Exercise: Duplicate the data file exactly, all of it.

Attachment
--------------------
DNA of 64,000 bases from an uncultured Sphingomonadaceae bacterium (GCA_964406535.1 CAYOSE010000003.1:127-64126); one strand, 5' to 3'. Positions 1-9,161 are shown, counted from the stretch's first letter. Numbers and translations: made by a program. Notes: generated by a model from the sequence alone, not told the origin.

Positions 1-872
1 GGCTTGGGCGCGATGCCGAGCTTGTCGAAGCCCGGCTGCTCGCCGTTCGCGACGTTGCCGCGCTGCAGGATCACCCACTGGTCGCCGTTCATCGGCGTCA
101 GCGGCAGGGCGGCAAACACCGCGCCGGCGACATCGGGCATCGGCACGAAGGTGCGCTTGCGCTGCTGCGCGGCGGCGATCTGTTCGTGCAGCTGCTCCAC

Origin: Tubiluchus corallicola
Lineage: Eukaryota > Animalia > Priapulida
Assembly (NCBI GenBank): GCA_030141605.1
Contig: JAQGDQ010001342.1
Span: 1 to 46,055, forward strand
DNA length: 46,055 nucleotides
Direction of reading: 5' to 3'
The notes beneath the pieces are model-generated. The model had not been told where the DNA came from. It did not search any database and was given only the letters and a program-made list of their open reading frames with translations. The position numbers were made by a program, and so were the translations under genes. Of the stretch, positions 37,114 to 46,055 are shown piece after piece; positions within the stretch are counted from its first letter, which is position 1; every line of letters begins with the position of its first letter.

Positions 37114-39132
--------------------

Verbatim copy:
DNA of 64,000 bases from an uncultured Sphingomonadaceae bacterium (GCA_964406535.1 CAYOSE010000003.1:127-64126); one strand, 5' to 3'. Positions 1-9,161 are shown, counted from the stretch's first letter. Numbers and translations: made by a program. Notes: generated by a model from the sequence alone, not told the origin.

Positions 1-872
1 GGCTTGGGCGCGATGCCGAGCTTGTCGAAGCCCGGCTGCTCGCCGTTCGCGACGTTGCCGCGCTGCAGGATCACCCACTGGTCGCCGTTCATCGGCGTCA
101 GCGGCAGGGCGGCAAACACCGCGCCGGCGACATCGGGCATCGGCACGAAGGTGCGCTTGCGCTGCTGCGCGGCGGCGATCTGTTCGTGCAGCTGCTCCAC

Origin: Tubiluchus corallicola
Lineage: Eukaryota > Animalia > Priapulida
Assembly (NCBI GenBank): GCA_030141605.1
Contig: JAQGDQ010001342.1
Span: 1 to 46,055, forward strand
DNA length: 46,055 nucleotides
Direction of reading: 5' to 3'
The notes beneath the pieces are model-generated. The model had not been told where the DNA came from. It did not search any database and was given only the letters and a program-made list of their open reading frames with translations. The position numbers were made by a program, and so were the translations under genes. Of the stretch, positions 37,114 to 46,055 are shown piece after piece; positions within the stretch are counted from its first letter, which is position 1; every line of letters begins with the position of its first letter.

Positions 37114-39132